two speed hub motor
Apparently I cannot over emphasize the need for gear enough. Hub motors that do not have a gear reduction inside must use more amperage to overcome the lack of gears. And that means that you will need a larger motor and battery, just to handle the increased amperage. It also means that you will end up turning your bike into an illegal motorcycle if you want to power 400lbs up an 8% grade. Or at least have worse mileage, and you could run the risk of burning out your controller if it is not big enough to handle the increased wattage.
When you use gears it really changes things. With gears you can move the "efficiency peak" around to match your mph. On a fixed hub motor you are permanently tied to your power-band and this presents a real problem at low speeds. Low mph/rpm on a hub motor places you into the low efficiency areas of the power-band. You can compensate a little if you have an ammeter and are really careful about using even less current than the current limit allows (so you are using almost no voltage down low in order to be more efficient) but you are still fighting a less than desirable situation.
Run a 40mph hub at less than 10mph under load and you'll cook it. My best guess is that a hub would have to be capable of better than 40mph to climb rough steep grades efficiently, and in that case you would not be able to do so slowly or you'd overheat the motor.
At 10 mph the efficiency is running about 50%. The good efficiency areas don't even exist until you are past 20 mph. So unlike with gears where you can "gas it" off the line and be in the good efficiency areas all the time, gearless hub motors have a real "issue" with quick starting. Quick starts on a gearless hub motor are really bad news for battery usage... (much worse than if you are geared right)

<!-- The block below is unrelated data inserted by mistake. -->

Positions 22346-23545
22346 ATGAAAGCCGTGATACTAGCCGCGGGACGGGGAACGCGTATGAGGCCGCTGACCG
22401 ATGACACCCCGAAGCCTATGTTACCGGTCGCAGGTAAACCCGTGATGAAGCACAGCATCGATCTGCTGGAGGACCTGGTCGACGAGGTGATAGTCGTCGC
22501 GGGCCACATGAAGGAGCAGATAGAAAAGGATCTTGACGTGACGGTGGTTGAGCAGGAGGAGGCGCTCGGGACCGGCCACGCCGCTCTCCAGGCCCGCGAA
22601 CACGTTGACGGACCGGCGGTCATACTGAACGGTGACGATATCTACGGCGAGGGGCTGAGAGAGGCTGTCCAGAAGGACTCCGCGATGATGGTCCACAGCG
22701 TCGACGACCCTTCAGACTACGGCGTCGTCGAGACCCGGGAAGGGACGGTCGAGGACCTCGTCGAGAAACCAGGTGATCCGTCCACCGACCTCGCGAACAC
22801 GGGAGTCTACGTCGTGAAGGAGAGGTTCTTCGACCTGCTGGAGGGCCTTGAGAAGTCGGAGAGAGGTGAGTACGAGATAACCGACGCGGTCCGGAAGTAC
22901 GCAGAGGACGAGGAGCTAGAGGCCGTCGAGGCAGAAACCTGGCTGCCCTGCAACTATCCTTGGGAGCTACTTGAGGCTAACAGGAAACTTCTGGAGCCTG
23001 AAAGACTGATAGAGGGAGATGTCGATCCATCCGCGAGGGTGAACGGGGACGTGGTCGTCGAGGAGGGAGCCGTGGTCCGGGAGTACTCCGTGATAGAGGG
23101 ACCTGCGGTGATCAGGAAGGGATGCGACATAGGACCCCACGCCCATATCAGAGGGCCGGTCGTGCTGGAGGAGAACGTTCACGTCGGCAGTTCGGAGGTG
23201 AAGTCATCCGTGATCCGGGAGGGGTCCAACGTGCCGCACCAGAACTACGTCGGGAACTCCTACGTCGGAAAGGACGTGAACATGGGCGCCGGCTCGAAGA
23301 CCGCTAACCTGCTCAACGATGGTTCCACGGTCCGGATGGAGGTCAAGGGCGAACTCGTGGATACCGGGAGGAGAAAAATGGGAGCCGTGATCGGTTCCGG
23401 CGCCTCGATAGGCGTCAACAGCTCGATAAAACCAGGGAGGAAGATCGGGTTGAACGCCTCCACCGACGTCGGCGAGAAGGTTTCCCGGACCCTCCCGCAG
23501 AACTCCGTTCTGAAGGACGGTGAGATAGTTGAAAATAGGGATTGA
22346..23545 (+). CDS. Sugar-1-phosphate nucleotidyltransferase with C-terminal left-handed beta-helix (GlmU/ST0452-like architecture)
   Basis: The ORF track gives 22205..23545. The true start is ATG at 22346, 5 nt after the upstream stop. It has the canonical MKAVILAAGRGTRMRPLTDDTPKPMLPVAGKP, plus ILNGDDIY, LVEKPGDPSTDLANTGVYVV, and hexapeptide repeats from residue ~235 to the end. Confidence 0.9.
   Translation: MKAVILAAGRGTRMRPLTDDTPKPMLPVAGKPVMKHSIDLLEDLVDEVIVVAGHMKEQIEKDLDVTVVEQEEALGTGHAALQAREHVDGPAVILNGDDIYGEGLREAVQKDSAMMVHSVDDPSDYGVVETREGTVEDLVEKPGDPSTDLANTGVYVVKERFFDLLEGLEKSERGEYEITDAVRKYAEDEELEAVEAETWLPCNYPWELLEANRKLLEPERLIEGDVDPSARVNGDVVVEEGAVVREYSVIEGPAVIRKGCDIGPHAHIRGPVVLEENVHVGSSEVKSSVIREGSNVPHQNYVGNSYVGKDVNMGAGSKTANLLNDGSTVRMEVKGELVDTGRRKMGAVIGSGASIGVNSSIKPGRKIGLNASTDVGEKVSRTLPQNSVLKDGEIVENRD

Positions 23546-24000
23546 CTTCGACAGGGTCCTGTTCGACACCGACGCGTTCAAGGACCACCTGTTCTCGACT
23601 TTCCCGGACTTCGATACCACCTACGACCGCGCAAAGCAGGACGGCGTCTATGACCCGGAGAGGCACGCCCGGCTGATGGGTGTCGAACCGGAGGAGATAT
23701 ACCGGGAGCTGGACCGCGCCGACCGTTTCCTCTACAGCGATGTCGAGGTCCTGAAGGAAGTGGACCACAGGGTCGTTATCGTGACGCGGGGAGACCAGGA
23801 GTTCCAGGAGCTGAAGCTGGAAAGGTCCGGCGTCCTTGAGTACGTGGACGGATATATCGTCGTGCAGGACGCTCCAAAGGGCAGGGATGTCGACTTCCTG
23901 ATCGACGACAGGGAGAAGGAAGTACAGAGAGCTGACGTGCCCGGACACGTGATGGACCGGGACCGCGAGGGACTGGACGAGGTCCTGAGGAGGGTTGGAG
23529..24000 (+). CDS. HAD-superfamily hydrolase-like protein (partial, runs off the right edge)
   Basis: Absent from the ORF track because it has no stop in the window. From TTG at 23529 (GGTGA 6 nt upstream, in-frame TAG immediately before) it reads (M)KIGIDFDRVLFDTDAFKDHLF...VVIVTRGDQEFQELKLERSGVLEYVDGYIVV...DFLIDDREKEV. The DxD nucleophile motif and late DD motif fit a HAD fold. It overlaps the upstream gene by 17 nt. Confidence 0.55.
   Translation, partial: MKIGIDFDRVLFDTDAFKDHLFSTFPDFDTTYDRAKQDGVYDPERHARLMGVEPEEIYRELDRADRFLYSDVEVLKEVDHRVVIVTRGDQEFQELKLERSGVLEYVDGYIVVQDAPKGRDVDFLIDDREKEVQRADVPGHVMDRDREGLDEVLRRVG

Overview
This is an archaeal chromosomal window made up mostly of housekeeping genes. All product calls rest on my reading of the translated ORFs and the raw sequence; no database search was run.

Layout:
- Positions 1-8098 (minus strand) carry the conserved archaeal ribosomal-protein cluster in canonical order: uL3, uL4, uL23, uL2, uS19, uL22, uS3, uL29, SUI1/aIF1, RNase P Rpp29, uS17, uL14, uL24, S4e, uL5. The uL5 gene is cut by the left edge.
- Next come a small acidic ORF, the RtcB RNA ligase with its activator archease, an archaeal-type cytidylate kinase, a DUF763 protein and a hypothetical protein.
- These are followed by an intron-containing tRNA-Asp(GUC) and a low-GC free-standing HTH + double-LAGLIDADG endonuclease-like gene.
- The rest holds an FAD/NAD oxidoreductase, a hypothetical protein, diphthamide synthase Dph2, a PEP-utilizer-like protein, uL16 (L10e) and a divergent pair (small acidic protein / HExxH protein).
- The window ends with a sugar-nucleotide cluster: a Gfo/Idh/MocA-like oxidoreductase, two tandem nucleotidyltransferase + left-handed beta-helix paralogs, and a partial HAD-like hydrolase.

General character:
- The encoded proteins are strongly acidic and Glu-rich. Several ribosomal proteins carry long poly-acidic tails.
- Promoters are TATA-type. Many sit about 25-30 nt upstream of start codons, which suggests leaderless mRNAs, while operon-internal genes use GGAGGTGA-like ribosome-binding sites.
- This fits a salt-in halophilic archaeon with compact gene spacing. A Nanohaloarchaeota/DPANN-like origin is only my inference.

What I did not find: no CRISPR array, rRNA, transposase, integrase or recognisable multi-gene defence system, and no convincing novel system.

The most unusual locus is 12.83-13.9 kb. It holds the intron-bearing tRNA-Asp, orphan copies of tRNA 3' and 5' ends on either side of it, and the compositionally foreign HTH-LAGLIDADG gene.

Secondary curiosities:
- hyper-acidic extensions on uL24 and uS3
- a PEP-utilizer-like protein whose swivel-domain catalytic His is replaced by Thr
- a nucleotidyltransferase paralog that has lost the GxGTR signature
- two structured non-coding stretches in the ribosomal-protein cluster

The only reason to even think about hub motors is because the speed of operation is lower (usually less than 500 rpm) so it makes finding sprockets much easier. An excellent example is the Elf car.
That's why they used one for the Stoke Monkey mid -drive.
Geared Hub motors verses Un-geared hub motors
Hub motor verses gears debate
While a single stage chain drive loses around 5-10%, a hub drive not operating near it's peak RPM is losing far more power than a properly geared motor would be.
San Francisco wheel?
Only in america can we use a motor strong enough.
Geared hub motors are intrinsically complex. Most direct-drive hub motors only have a few moving parts, and a hub motor with a gear set has tens of moving parts.
|The enabling feature of the GTF is its 3:1 reduction gearing. The setup is similar to this planetary gear system, also produced by Italian aviation company, Avio.|
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